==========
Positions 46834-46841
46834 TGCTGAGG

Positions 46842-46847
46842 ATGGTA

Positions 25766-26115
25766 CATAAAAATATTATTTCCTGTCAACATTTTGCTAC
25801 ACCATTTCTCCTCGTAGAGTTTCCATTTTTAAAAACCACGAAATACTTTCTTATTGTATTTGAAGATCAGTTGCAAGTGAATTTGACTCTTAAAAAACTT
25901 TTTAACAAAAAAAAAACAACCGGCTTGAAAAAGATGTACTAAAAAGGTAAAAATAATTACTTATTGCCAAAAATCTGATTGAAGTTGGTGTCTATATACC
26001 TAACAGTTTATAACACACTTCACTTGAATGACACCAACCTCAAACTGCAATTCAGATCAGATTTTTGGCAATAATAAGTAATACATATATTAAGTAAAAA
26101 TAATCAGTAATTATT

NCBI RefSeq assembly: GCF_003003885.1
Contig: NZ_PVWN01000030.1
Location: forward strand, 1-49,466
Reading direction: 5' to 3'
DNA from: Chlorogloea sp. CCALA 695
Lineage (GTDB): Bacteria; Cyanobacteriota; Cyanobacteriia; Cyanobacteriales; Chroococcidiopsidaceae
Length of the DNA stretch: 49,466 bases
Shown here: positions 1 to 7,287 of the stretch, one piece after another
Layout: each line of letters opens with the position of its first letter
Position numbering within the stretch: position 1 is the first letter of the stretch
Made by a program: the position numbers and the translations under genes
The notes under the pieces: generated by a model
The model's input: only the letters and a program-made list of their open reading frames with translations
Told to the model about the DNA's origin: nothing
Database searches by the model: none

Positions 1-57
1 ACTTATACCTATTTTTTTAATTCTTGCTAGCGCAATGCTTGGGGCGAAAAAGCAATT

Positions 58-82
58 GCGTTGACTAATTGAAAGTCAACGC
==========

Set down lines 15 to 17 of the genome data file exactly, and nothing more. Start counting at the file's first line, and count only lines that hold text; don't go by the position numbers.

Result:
DNA from: Chlorogloea sp. CCALA 695
Lineage (GTDB): Bacteria; Cyanobacteriota; Cyanobacteriia; Cyanobacteriales; Chroococcidiopsidaceae
Length of the DNA stretch: 49,466 bases